Meet the MD: David Webb of 6point6
What is it the company does?
6point6 is a leading technology consultancy with strong expertise in digital transformation, emerging technology and cyber security. We bring a wealth of hands-on experience to help businesses achieve more with digital. Using cutting edge technology and agile delivery methods, we help businesses reinvent, transform and secure a brighter digital future.
Describe your role in no more than 100 words
My job as CEO is to set the strategic direction for 6point6. I decide which services we deliver, what markets to deliver those services to, and assist the management team in delivering on that strategic roadmap. My role involves providing constructive challenges to ideas and helping our management team develop pragmatic solutions to complex problems, so they can put the solutions into action.
Give us a brief timeline of your career so far – where did you start, how did you move on?
I’ve spent nearly 30 years in technology, firstly training as a software engineer in the late 80s and then moving on to the design and architecture for large-scale projects for the UK government, financial services and software companies to name a few. I’ve lived and worked through the first .com bubble, the rise of mobile and smartphones, the second wave of the internet, 2.0, and seen the move to cloud services from physical data centres and now the rapid move into AI. Seeing the wholesale transition of IT in the last 30 years has enabled me to learn from it all - both the good and bad!
What do you believe makes a great leader?
A great leader is someone who gives people enough in their remit to do their job properly. They don’t micromanage, but rather let people deliver what they’ve said they’re going to deliver. Seeing key strengths in people is also a really important aspect - the ability to identify what you need from people and define that is essential. A great leader is also acutely aware of the business they’re in. If you believe in the products and services that you’re delivering, then that is a game changer. While you might not be the best person in a certain field, by having grown up in the industry a level of respect will be there due to the path you’ve taken.
What has been the biggest challenge in your current position?
Learning to let go. As a technologist, I’d spent most of my career controlling everything that happened on large scale projects, from the architecture, design and the implementation. But as the business grew, I realised that I simply couldn’t do it all myself. The reality really hit
that I had to let go and let someone else in when we reached a significant milestone with our turnover - £7 million. I decided to bring in a seasoned CFO, and more importantly, trust them to do the job well and not interfere with their work once they’d done it. Handing over control of the finances to someone who really knew what they were doing was the first step in enabling us to take the business to the next level.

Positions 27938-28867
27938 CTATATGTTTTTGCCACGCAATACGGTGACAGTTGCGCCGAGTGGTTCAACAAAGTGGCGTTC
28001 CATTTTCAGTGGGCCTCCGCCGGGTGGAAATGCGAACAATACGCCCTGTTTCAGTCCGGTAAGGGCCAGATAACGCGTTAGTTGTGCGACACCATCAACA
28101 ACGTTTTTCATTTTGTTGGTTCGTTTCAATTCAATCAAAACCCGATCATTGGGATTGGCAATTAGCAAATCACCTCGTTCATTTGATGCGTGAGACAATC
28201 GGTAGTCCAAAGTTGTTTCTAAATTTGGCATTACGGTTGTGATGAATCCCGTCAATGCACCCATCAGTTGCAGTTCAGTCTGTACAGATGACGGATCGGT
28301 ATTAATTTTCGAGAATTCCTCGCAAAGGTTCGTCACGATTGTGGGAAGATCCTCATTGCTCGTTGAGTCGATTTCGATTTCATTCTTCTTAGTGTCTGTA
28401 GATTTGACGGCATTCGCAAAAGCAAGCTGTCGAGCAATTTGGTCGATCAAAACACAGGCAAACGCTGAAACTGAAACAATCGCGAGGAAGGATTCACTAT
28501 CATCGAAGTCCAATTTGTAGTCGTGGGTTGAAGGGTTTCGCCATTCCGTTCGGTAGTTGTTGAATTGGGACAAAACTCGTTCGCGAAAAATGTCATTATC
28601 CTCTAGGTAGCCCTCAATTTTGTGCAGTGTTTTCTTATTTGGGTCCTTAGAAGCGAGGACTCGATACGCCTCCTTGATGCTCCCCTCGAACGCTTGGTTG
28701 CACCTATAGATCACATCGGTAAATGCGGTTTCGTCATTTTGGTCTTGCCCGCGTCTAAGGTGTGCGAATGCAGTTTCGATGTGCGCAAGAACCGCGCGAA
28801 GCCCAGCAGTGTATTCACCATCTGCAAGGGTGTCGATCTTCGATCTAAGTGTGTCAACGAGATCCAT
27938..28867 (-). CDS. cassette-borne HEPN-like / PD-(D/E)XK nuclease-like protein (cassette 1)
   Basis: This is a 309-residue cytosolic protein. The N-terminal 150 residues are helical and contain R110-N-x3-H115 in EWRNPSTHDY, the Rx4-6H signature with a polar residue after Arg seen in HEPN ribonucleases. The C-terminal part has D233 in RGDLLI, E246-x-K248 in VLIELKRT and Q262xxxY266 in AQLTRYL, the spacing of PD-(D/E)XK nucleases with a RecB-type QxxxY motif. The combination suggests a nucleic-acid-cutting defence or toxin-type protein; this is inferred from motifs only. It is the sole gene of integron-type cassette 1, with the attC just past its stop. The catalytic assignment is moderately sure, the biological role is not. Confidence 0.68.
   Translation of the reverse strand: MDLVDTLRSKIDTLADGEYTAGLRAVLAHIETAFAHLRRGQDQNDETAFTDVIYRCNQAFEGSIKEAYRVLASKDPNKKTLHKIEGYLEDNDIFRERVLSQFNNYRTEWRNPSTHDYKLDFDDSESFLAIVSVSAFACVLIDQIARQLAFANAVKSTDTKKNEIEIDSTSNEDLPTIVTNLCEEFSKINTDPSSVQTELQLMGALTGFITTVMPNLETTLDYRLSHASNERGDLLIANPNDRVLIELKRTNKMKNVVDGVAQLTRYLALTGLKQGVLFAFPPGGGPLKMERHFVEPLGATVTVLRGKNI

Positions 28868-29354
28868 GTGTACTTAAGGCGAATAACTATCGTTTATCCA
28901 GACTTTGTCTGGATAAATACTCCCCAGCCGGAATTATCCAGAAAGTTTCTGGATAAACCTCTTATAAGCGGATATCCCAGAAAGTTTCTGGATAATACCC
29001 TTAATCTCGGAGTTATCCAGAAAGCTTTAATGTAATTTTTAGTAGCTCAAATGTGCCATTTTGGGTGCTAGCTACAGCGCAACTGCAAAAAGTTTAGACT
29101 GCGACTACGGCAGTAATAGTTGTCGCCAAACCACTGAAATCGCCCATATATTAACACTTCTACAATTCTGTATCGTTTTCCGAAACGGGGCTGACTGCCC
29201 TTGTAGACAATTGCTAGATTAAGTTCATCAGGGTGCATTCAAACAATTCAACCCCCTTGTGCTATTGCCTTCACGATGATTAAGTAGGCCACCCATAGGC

How do you alleviate the stress that comes with your job?
I pretend to go to the gym! I work so much, I often don’t get time to properly go. I do have two dogs though, and I’ve found that five or 10 minutes with the dogs jumping all over me tends to make me completely forget about my day. There’s something great about animals that de-stresses you more than anything else.
When you were little, what did you want to be when you grew up?
I wanted to be in tech! I was quite lucky in that as an 8-year old I got my first computer which meant I spent my teenage years locked in my bedroom becoming a programmer. I was a kid of the 80s, so I’ve been able to live my dream of playing with computers every day for a living.
Any pet hates in the workplace? What do you do about them?
It’s incredibly frustrating when people come unprepared to conversations. Having to spend time finding all the missing pieces of information to create a holistic picture before you can even begin to think about answering the initial question can sometimes be a waste of time. Not answering a question directly is also a pet hate of mine. There’s no need to waffle around an answer - get to the point.
Where do you see the company in five years’ time?
I see 6point6 as an international company in five years’ time, one that’s a dominant player in both the public and private sector, especially in the financial services, fintech and legal industry. I want the firm to be known as the best organisation for solving hard technology problems; not just a consultancy that will give quality advice, but also one that will roll its sleeves up and help with the problem solving and actual build.
What advice would you give to an aspiring business leader?
Get your sleep in now! There’s no magic bullet, you will carve your own destiny because it is yours to carve. Be sure to bring your own management style but also know that this will evolve over time. You can’t read a book on being a good business leader - you’ve got to live it. Be your harshest critic and be willing to adapt. You won’t survive long if you don’t.
What do you wish someone had told you when you started out?
I wish I’d been told just how much you have to learn to let go. A couple of years ago I was wasting so much time on scheduling meetings and prioritising which emails needed addressing first. By letting go, taking a step back and hiring an EA, I’ve become much more productive.
Published: 10 December 2018